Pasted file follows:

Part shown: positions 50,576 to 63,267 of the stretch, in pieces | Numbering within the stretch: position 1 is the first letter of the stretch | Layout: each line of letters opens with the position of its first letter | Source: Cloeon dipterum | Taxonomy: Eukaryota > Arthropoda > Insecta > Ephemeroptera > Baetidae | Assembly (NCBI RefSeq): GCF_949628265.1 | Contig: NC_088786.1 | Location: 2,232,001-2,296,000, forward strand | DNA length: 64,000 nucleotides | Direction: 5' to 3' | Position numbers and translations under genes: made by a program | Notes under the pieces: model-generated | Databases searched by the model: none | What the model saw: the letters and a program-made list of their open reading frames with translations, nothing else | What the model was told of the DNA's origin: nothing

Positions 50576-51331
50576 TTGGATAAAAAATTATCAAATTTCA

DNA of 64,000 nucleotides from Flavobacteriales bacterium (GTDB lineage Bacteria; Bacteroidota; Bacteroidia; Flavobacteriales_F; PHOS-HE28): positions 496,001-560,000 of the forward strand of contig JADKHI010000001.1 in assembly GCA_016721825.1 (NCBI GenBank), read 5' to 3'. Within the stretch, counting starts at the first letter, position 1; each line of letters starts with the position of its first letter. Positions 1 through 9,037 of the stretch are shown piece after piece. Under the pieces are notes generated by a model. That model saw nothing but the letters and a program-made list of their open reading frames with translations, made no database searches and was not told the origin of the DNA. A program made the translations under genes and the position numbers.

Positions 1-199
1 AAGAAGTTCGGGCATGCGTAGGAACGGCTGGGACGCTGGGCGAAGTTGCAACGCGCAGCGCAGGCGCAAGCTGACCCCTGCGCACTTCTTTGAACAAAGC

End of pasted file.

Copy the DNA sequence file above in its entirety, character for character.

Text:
Part shown: positions 50,576 to 63,267 of the stretch, in pieces | Numbering within the stretch: position 1 is the first letter of the stretch | Layout: each line of letters opens with the position of its first letter | Source: Cloeon dipterum | Taxonomy: Eukaryota > Arthropoda > Insecta > Ephemeroptera > Baetidae | Assembly (NCBI RefSeq): GCF_949628265.1 | Contig: NC_088786.1 | Location: 2,232,001-2,296,000, forward strand | DNA length: 64,000 nucleotides | Direction: 5' to 3' | Position numbers and translations under genes: made by a program | Notes under the pieces: model-generated | Databases searched by the model: none | What the model saw: the letters and a program-made list of their open reading frames with translations, nothing else | What the model was told of the DNA's origin: nothing

Positions 50576-51331
50576 TTGGATAAAAAATTATCAAATTTCA

DNA of 64,000 nucleotides from Flavobacteriales bacterium (GTDB lineage Bacteria; Bacteroidota; Bacteroidia; Flavobacteriales_F; PHOS-HE28): positions 496,001-560,000 of the forward strand of contig JADKHI010000001.1 in assembly GCA_016721825.1 (NCBI GenBank), read 5' to 3'. Within the stretch, counting starts at the first letter, position 1; each line of letters starts with the position of its first letter. Positions 1 through 9,037 of the stretch are shown piece after piece. Under the pieces are notes generated by a model. That model saw nothing but the letters and a program-made list of their open reading frames with translations, made no database searches and was not told the origin of the DNA. A program made the translations under genes and the position numbers.

Positions 1-199
1 AAGAAGTTCGGGCATGCGTAGGAACGGCTGGGACGCTGGGCGAAGTTGCAACGCGCAGCGCAGGCGCAAGCTGACCCCTGCGCACTTCTTTGAACAAAGC